The access and use of electronic devices are on the rise and it makes it harder to enforce age limits. Children now have easier access to the internet today. This has brought with it parenting problems that the previous generation parent never experienced.
With about 85.5% of the Kenyan population having access to mobile phones and 71.7% with internet access, there is a need for parents to extend their parenting and guidance role to the digital space.We can no longer run away from it.
A study published by the Telegraph in 2013 showed that children have access to the internet as early as three years of age. The shocker is that they pretend to be older than they are to gain access and spend almost twice as long online as their parents imagine they do.
Kenya is one of the countries that the UNICEF has been researching on with interest in opportunities and risks that digital technology present for young people. In 2010, UNICEF’s Social and Civic Media section launched the Voices of Youth Citizens initiative to understand the use of digital media by children and young people in order to support advocacy efforts.
Safer Internet Day
Fortunately for parents, service providers are taking the initiative to make the internet a safe place for children. Google, the world’s largest search engine, and Safaricom, Kenya’s leading telco, among other industry players have come up with programmes to protect children from online harm.
“Access to reliable and convenient internet has become a basic need for many Kenyans, therefore data has become an important revenue stream for us. But we are also aware of emerging online issues that affect our young ones such as online bullying and that is why Safer Internet Day is important to us,” said Steve Chege, the Safaricom Director of Corporate Affairs when the company marked the Safer Internet Day at Michael Joseph Centre.
Safaricom’s 2018 theme, “Create, connect and share respect: A better internet starts with you” is aimed at starting a conversation around safe internet use among young people and tackling emerging online problems such as cyberbullying, access to harmful sites and illegal content.
The telcom also aims to encourage responsible use of social media platforms to create productive online communities.
In 2015, the Communications Authority of Kenya created the “Be The Cop” children online protection campaign to reduce exposure to internet danger. The campaign was in collaboration with Childline Kenya, Kenya Association of Professional Counsellors and Kenya Film Classification Board among others.
The CA also promised to advocate for child online protection legislation and consistently research on the subject. The parastatal has been urging the development of technical solutions, products, services and mechanisms that prevent access to information that is deemed to be harmful to children to encourage a safer internet experience.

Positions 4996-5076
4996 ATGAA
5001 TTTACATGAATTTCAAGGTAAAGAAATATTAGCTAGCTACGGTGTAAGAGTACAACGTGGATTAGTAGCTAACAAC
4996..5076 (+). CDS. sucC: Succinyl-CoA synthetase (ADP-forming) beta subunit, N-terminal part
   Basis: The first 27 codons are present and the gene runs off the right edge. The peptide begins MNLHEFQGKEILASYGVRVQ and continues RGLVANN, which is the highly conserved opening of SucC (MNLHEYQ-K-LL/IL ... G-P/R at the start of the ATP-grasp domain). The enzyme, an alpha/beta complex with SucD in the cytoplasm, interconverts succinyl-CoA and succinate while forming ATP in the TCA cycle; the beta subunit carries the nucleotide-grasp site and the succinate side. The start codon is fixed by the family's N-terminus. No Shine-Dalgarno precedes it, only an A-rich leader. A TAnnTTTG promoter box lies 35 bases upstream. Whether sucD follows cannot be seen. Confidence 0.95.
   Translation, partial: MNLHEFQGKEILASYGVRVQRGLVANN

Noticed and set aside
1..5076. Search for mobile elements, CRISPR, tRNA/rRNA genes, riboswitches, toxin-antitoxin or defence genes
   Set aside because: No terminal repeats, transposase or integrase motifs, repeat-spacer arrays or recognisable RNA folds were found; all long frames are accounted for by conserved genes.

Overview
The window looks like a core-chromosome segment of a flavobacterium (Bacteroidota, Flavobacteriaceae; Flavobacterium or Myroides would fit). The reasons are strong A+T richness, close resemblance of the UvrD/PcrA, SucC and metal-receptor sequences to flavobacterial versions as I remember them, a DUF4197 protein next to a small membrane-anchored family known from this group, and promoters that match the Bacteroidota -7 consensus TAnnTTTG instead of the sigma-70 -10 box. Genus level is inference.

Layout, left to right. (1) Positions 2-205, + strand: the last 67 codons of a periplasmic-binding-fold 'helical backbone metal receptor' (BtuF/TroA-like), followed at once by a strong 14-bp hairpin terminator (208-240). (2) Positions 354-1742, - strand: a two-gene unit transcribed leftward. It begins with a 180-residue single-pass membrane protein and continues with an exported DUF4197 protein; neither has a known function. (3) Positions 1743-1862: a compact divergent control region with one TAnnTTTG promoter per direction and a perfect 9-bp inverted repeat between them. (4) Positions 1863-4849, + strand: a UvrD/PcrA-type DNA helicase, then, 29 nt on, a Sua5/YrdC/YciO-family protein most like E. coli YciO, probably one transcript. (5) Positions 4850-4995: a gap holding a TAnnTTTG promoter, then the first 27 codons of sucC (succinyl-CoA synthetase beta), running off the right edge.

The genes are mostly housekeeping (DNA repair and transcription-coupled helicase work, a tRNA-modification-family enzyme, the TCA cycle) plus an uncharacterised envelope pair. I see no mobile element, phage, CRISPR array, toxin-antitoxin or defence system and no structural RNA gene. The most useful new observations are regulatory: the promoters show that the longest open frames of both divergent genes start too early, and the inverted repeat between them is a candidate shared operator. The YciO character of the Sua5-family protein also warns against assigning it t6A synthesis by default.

Be Internet Awesome
Google’s Be Internet Awesome, aims to teach kids the fundamentals of digital presence and safety so they can confidently explore the online space. The programme is based on five principles. Be internet smart: Share with care. Be internet alert: Don’t fall for fake. Be internet strong: Secure your secrets. Be internet kind: It’s cool to be kind. Be internet brave: When in doubt, talk it out.
Be Internet Awesome goes one step further with a game. Interland- the game- provides an adventurous way of putting the skills learnt into practice.
The game has four components. Reality River challenges the player on multiple choice questions focusing on who can be trusted online. The Kind Kingdom is all about encouraging positive online interactions by blocking out cyberbullies.
Mindful Mountain focuses on sharing information only with the right people while Tower of Treasures is about having strong passwords. Hopefully, parents and guardians will take advantage of such free programmes to cultivate positive internet use among their children.
This is not Google’s first attempt at securing online platforms for young people. The tech firm partnered with Code-IP to design a Child Online Protection Kenya campaign, leading to Kenya Webrangers—a peer-to-peer mentoring club on child online safety targeting secondary schools.
The efforts of NGOs like Watoto Watch Network and Internet Watch Foundation who continue to raise awareness on child online protection must also be appreciated.
While these efforts will help make a difference in the lives of kids online, it is important to acknowledge that such efforts are not enough. And will never be enough.
While cyberbullying and online presence can be tamed by service providers, the amount of time spent online can’t. Parents’ concerns must move away from only worrying about access to pornography. They must also control when and how their children have access to the internet. Too much internet access makes children lose interest in offline activities such as reading physical books.
The real internet safety for children is in parents taking up responsibility and enforcing boundaries and rules. Use parental control software, if you have to. Microsoft has incorporated family security features in Windows 8 and 10. It includes limiting the screen time if you set up a child account.
And oh, do not forget to lead by example! Be what you want your children to be. You can’t go around spewing online vitriol and expect your children to act any different. Don’t think you can hide your online activities from them.